Molecular communication is a new paradigm in communication science. Our research focuses on future implementation and evaluation in modern networks. In contrast to state-of-the-art communication with electromagnetic waves, molecular communication is a new way to communicate. Molecules or nano-particles are used to transfer data, inspired by nature. Molecular communication is suited for applications in the Internet of Bio-Nano Things, for example intra body communication, or where the use of electromagnetic waves becomes challenging, like pipe networks. Primary research is about a new efficient and powerful network communication system. Benefits are the biocompatibility and the high energy efficiency. Furthermore, molecular communication is not intended to replace current communication networks and paradigms, but rather to complement them efficiently and provide a powerful combination.
Cooperation techniques are a powerful tool to boost the performance in communication networks such as relaying, wireless mesh, virtual antenna fields, etc. We are interested in basic rules of cooperation and adopt those mechanisms to communication networks. Besides the well-known wireless mesh networks, we have carried out research in the field of mobile clouds enabling wireless devices to share physical resources.
The research fields are supported by the following disruptive approaches:
For more than a decade we have been working on network coding, which is a versatile coding technique for upcoming dynamic transport and cloud architectures. It is a magic juice for wireless mesh, distributed storage, multipath communication, peer-to-peer networks, and many more. Several testbeds and demonstrators have been built to show the benefits of network coding over the old generation of static end to end codes. We are proud to have our own teaching module solely on network coding together with Professor Jorswieck from TUD and occasionally hold tutorials at ICC with Professor Muriel Medard from MIT.
Compressed sensing is the theory that breaks with the Shannon-Nyquist sampling rates and advocates for signal reconstructions from far fewer samples, by solving sparse under-determined systems under certain conditions. Our vision does not emphasize compressed sensing as a signal processing toolkit but rather an intelligent enabler to reduce the massive amount of data transmissions, especially in wireless sensor networks. Sparsity and incoherence are its crux, and this is guaranteed by the temporal and spatial correlations found by default in such networks.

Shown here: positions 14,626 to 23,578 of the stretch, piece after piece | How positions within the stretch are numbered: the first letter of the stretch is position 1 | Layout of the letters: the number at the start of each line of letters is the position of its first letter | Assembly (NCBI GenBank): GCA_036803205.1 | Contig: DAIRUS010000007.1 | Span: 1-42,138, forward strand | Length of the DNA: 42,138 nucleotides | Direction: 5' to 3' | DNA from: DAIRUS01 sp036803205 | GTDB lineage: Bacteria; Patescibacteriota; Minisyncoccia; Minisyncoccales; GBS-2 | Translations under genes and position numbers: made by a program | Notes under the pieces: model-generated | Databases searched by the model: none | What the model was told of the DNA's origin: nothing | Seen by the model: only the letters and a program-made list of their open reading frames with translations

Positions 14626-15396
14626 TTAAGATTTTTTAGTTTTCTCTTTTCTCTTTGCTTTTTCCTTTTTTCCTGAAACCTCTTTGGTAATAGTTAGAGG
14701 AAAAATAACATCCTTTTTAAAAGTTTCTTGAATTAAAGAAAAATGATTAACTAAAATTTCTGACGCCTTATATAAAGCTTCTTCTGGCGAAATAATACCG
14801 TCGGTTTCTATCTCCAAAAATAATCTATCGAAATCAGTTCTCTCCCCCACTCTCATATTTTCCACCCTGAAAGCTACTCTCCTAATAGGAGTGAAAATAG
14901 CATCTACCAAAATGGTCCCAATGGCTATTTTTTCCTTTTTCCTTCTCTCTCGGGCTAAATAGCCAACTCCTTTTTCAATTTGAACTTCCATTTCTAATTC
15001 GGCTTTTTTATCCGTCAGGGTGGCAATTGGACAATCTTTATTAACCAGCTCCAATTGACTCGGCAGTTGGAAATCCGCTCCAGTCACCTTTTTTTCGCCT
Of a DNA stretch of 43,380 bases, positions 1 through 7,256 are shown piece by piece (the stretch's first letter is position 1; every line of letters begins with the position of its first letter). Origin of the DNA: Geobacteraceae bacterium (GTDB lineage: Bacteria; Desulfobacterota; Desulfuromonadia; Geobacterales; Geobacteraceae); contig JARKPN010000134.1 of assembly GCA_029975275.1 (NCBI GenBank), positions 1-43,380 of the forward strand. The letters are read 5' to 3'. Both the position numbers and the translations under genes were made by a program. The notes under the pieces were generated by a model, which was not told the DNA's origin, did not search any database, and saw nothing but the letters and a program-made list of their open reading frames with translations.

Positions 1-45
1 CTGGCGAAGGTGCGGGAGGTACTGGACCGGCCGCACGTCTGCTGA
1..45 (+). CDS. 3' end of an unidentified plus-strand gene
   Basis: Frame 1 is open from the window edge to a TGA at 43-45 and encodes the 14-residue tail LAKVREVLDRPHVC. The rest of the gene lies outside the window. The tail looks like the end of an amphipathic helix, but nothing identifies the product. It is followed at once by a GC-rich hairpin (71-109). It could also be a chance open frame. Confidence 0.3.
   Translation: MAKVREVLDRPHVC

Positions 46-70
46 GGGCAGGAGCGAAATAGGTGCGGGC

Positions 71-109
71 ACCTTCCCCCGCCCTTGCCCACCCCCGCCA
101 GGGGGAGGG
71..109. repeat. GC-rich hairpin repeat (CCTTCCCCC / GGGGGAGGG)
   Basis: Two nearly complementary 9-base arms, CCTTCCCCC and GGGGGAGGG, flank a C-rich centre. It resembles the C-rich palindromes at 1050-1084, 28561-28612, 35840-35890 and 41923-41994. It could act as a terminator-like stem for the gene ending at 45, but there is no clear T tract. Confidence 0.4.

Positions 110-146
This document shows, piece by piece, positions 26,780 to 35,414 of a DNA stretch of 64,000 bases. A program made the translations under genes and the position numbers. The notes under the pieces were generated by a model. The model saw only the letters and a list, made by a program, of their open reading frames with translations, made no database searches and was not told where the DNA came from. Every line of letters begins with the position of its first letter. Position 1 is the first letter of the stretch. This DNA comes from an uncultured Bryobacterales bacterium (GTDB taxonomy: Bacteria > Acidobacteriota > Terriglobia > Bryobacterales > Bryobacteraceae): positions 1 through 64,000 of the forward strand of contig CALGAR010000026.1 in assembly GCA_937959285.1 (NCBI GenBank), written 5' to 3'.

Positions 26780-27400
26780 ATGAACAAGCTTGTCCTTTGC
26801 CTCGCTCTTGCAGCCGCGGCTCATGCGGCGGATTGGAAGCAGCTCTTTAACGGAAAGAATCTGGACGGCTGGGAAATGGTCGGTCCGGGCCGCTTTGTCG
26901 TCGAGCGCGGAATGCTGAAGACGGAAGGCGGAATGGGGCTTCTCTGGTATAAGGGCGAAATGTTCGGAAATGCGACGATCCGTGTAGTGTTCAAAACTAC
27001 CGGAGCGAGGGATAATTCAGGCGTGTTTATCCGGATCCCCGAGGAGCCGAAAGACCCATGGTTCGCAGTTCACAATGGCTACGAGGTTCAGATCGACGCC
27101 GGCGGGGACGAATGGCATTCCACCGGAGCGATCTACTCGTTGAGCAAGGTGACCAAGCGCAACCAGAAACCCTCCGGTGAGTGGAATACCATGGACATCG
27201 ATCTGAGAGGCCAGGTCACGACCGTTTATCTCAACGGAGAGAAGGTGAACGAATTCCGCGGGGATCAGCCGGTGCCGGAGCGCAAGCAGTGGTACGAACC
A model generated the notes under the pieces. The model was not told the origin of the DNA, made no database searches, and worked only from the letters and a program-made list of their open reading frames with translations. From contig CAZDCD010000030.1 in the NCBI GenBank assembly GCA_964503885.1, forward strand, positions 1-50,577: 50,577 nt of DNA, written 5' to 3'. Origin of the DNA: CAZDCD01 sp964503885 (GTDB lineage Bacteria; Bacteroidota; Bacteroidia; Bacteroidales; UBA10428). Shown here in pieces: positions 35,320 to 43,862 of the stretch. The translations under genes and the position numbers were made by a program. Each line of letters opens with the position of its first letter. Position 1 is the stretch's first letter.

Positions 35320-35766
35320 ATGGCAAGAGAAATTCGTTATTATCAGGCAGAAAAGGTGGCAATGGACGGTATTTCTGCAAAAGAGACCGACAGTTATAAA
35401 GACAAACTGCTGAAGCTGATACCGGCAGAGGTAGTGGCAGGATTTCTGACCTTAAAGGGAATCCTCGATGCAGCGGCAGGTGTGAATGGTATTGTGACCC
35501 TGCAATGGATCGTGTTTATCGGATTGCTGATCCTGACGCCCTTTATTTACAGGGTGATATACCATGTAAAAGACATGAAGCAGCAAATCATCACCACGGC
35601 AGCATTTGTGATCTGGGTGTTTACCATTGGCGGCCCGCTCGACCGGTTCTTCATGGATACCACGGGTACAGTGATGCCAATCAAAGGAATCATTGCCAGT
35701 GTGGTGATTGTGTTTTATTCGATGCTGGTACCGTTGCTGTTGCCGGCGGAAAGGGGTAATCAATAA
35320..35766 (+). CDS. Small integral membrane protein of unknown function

Since current communication methods are getting closer and closer to the theoretical limit postulated by Claude Shannon 70 years ago, new avenues of research are necessary to find ways to still the demand for even more connectivity in the future. While Shannon considered the goal of any communication to be irrelevant to the underlying engineering task, information theorists have found the opposite to be true. While any communication goal can be achieved using Shannon’s understanding of communication, certain goals can be achieved by transmitting significantly less data than Shannon’s theory demands, thus going beyond Shannon’s limit in a manner of speaking. Post-Shannon theory thus considers goal-oriented communication, which allows for drastic improvements over traditional communication methods by exploiting knowledge of the goal of the communication, and utilisation of previously useless resources like common randomness and noiseless feedback to increase the channel capacity.
Prominent examples of communication goals with significant proven gains over Shannon’s view include identification via channels and common randomness generation. In identification, the goal of the communication is for the receiver to verify in a binary hypothesis test whether the transmitter sent a specific identity or not. This is, for example, of interest in massive machine-type communications and digital twin applications. Common randomness generation allows for two parties to agree on a certain amount of random data by transmitting less data than finally agreed upon. Common randomness is of special interest for security applications and significantly increases identification capacity.
Rising amounts of data sources and traffic require automation in every aspect of the underlying transport network. Machine Learning can answer decision and optimization problems found in many fields by making use of patterns in the data flows. Provisioning of networks and deploying functionality within the network can be automated in softwareized networks to adapt to requirements in a timely manner.
In most of the aforementioned research topics, we collaborate with Massachusetts Institute of Technology (MIT), Aalborg University (AAU), and Budapest University of Technology and Economics (BUTE). Several projects are carried out with our partners from acticom GmbH, Chocolate Cloud ApS, O&O Software, Steinwurf ApS, Meshmerize, and Wandelbots.